jueves, 20 de agosto de 2015

“Why be Jewish?” What does identification with this people or religion offer to one’s life?


by Eliyahu Stern

On July 22, 2007, the New York Times ran an article by Harvard law professor Noah Feldman on the repercussions of his marrying outside his Jewish faith. The article, entitled “Orthodox Paradox,” details how Feldman, a Yeshiva day-school graduate, Rhodes scholar, and all-around Jewishwunderkind went from being super-Jew to persona non grata, shunned by his high school and ostracized by his community. Feldman’s piece sparked responses from virtually every major Jewish notable and brought to the fore the challenges of holding on to the sacrosanct concept of Jewish peoplehood in an age of intermarriage.

Few ideas in the twentieth century exercised more weight in the Jewish collective imagination than the notion of “peoplehood.” Peoplehood functioned not only as a way of perpetuating Jewish children but as a placeholder and a worldview that upheld and solidified the core movements, institutions, and practices of twentieth century American Jewry. Yet, as the brouhaha over Feldman’s piece suggests in the twenty-first century, few ideas have come under more fire than that of Jewish peoplehood.

Jewish identity appears to be slowly but steadily moving away from a paradigm of Jewish peoplehood toward one of Jewish meaning. In this new paradigm, texts, ideas, values, and practices that answer the question “Why be Jewish?” become the primary portals for Jewish identity. Despite this apparent shift, a more dialectical appraisal of contemporary Judaism suggests not the destruction of peoplehood but a realignment of its position in Jewish life. Whereas peoplehood was the bedrock of Jewish identity in the twentieth century, the concept today is being defined by means of the religious-existential question posed above.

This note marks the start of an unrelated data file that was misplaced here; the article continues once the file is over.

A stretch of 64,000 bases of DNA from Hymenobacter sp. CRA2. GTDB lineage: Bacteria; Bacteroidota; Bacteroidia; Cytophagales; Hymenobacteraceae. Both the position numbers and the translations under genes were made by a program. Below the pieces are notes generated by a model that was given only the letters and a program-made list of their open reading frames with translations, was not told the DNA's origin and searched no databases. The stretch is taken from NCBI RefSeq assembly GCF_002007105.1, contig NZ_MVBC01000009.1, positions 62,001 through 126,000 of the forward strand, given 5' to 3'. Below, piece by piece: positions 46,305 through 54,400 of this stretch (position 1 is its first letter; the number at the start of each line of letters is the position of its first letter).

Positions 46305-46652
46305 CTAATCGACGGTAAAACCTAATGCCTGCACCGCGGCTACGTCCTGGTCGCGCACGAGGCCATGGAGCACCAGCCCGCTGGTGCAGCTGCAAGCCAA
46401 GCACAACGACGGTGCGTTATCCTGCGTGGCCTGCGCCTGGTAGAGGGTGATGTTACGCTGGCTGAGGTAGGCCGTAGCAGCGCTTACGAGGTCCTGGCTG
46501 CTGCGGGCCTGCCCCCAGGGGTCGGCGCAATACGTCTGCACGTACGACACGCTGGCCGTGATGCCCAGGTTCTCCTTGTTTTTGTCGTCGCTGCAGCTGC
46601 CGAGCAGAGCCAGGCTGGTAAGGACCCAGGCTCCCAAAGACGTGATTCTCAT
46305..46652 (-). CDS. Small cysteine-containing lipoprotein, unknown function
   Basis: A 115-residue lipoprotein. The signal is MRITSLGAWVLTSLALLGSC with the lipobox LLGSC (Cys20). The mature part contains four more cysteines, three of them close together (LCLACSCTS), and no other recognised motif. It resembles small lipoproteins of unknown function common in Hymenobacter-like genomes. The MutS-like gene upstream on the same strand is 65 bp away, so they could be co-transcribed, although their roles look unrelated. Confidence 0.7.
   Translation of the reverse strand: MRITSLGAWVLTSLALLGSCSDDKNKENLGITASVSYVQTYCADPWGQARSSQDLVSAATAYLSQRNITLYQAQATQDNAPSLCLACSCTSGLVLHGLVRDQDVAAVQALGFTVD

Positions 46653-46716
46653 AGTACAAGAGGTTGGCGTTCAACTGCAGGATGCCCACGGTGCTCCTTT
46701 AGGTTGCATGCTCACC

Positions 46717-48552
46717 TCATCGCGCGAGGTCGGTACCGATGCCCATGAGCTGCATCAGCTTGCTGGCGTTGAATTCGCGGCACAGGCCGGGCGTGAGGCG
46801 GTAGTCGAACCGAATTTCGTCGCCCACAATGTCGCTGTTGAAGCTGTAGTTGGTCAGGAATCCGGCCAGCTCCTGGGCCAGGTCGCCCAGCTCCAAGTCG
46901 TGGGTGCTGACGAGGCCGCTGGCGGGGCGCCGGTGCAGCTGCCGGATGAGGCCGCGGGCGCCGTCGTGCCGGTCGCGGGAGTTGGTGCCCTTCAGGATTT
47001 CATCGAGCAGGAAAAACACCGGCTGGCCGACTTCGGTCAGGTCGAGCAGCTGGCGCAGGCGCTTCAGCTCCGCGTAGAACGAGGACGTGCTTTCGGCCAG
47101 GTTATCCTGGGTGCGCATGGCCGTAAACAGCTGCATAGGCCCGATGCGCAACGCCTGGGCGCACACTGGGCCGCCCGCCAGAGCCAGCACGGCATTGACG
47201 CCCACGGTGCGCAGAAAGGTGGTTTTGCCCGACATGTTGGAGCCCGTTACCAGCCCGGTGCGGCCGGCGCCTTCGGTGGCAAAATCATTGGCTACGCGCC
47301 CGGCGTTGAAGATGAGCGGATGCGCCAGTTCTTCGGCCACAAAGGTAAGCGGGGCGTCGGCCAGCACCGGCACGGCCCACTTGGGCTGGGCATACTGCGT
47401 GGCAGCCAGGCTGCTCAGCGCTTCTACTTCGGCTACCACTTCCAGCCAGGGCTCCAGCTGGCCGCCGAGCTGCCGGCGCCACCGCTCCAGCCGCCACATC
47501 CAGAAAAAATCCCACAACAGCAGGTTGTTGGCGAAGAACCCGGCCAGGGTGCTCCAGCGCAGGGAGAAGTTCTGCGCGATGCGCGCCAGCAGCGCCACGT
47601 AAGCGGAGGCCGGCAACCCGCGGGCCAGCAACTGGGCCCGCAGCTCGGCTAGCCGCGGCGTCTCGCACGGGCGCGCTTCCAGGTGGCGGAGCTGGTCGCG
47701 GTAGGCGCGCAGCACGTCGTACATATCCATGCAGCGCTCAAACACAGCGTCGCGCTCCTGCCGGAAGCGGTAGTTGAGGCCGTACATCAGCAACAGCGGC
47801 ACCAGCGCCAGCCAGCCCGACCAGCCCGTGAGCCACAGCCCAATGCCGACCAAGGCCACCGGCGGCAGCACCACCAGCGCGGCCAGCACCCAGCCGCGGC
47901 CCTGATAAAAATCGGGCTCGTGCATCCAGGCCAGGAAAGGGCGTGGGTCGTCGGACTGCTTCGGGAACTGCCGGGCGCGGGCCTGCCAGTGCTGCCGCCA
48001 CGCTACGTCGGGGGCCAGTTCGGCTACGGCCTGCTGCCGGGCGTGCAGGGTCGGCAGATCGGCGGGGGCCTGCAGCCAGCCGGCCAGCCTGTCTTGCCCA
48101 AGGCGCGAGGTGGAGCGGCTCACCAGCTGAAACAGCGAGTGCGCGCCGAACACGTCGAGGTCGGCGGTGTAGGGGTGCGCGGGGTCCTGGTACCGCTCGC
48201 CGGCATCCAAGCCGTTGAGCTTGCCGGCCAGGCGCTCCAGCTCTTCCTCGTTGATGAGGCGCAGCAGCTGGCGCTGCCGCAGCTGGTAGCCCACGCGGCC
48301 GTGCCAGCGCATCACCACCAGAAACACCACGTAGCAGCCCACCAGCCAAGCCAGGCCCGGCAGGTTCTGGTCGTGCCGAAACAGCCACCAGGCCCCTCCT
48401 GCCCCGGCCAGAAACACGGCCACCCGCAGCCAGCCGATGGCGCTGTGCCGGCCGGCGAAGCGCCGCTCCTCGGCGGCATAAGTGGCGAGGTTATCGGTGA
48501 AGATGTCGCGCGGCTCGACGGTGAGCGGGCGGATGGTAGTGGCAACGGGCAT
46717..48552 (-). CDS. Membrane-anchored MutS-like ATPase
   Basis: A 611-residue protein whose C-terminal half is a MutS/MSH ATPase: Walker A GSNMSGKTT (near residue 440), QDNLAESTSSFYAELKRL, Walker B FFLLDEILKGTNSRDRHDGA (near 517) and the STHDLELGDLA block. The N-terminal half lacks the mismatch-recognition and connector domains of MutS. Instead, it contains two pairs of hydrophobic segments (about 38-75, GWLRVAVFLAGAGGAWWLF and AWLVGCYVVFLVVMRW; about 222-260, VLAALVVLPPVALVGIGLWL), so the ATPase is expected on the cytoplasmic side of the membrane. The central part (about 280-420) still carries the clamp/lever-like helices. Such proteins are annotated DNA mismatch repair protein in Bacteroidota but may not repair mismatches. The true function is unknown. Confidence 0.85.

Until the modern period, Jewish peoplehood—the notion that the Jews are a distinct group based on both historical and biological criteria—was almost always embedded in the larger tapestry of Jewish ritual, ideas, texts, and history. While the historian Jonathan Sarna may be right that the split between the Jews as a people and Judaism as a religion came about as a result of the mass forced conversion of Jews during the medieval Spanish expulsion, historically, for the most part, Jews saw themselves as not just an amalgam of individuals thrown together by the whims of history but as a unique people chosen to follow God’s word.

The situation changed in the nineteenth century, when Jews tossed God, tradition, and halakhah into the dustbins of history. The Jewish fight for survival, struggle for emancipation, and a shared lachrymose conception of history were adopted as better ways to express Jewish identity. Here secular Jewish thinkers, writers, and politicos, most notably from Eastern Europe, salvaged the idea of peoplehood from what they saw as the carnage of Judaism—a religion based on superstition.

In Europe and America, Jewish peoplehood provided the perfect response for those Jews grappling with the critique of religion issued by the likes of Darwin and Freud. The idea of an eternal people freed Jews from the theological and philosophical problem of an eternal God. No longer did being a “good Jew” entail practicing obscure rituals whose well of meaning had long ago dried up or studying ancient texts that had little significance to the new world inhabited by Jews. Rather, it demanded one thing only: the positive and unconditional attachment and identification to a specific group or nationality. Peoplehood for nineteenth- and twentieth-century Jews became a bendlach—spiritually protecting Jews against threats from the outside while acting as the thin thread that could tie together the myriad and disparate Jewish groups and movements.

In the twentieth century, the Holocaust, skepticism about God’s existence, global anti-Semitism, and the foundation of the State of Israel all contributed to Jews’ seeing their attachment to a unique people as the starting point (and in most cases also the end point) for Jewish identification. No one articulated this position more astutely than Mordechai Kaplan.


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